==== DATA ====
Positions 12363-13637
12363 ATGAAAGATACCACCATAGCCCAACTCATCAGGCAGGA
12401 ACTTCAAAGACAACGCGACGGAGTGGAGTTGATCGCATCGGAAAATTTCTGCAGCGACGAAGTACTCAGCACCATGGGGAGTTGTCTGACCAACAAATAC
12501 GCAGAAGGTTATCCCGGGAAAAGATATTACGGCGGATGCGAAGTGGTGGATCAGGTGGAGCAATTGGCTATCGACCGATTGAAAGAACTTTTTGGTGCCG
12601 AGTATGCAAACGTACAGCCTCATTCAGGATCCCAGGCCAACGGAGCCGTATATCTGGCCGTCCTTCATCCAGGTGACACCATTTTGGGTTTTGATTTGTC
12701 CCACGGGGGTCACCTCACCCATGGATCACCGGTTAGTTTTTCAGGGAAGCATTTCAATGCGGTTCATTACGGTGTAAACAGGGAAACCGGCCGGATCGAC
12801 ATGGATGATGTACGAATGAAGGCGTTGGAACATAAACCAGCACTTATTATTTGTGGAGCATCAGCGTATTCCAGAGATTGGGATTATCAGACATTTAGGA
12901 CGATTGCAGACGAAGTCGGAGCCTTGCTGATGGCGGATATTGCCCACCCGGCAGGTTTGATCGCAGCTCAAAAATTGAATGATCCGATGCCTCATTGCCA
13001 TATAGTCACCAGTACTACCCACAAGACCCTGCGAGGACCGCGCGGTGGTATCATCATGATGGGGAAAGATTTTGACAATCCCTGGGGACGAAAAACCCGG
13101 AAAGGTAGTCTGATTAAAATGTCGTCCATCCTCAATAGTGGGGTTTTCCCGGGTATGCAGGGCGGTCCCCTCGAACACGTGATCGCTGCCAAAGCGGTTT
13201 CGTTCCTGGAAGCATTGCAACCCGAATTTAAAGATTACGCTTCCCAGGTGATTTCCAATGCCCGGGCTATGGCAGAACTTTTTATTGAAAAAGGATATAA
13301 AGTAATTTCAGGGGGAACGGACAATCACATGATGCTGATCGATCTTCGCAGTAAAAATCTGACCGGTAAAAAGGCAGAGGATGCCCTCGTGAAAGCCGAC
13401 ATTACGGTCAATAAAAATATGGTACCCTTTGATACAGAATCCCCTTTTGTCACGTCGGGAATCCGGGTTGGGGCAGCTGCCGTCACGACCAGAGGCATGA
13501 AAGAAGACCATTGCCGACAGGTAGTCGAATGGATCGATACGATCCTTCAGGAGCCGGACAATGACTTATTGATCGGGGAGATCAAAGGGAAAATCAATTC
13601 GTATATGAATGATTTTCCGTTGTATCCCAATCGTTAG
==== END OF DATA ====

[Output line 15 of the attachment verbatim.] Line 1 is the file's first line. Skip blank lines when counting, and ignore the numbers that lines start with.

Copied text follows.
13601 GTATATGAATGATTTTCCGTTGTATCCCAATCGTTAG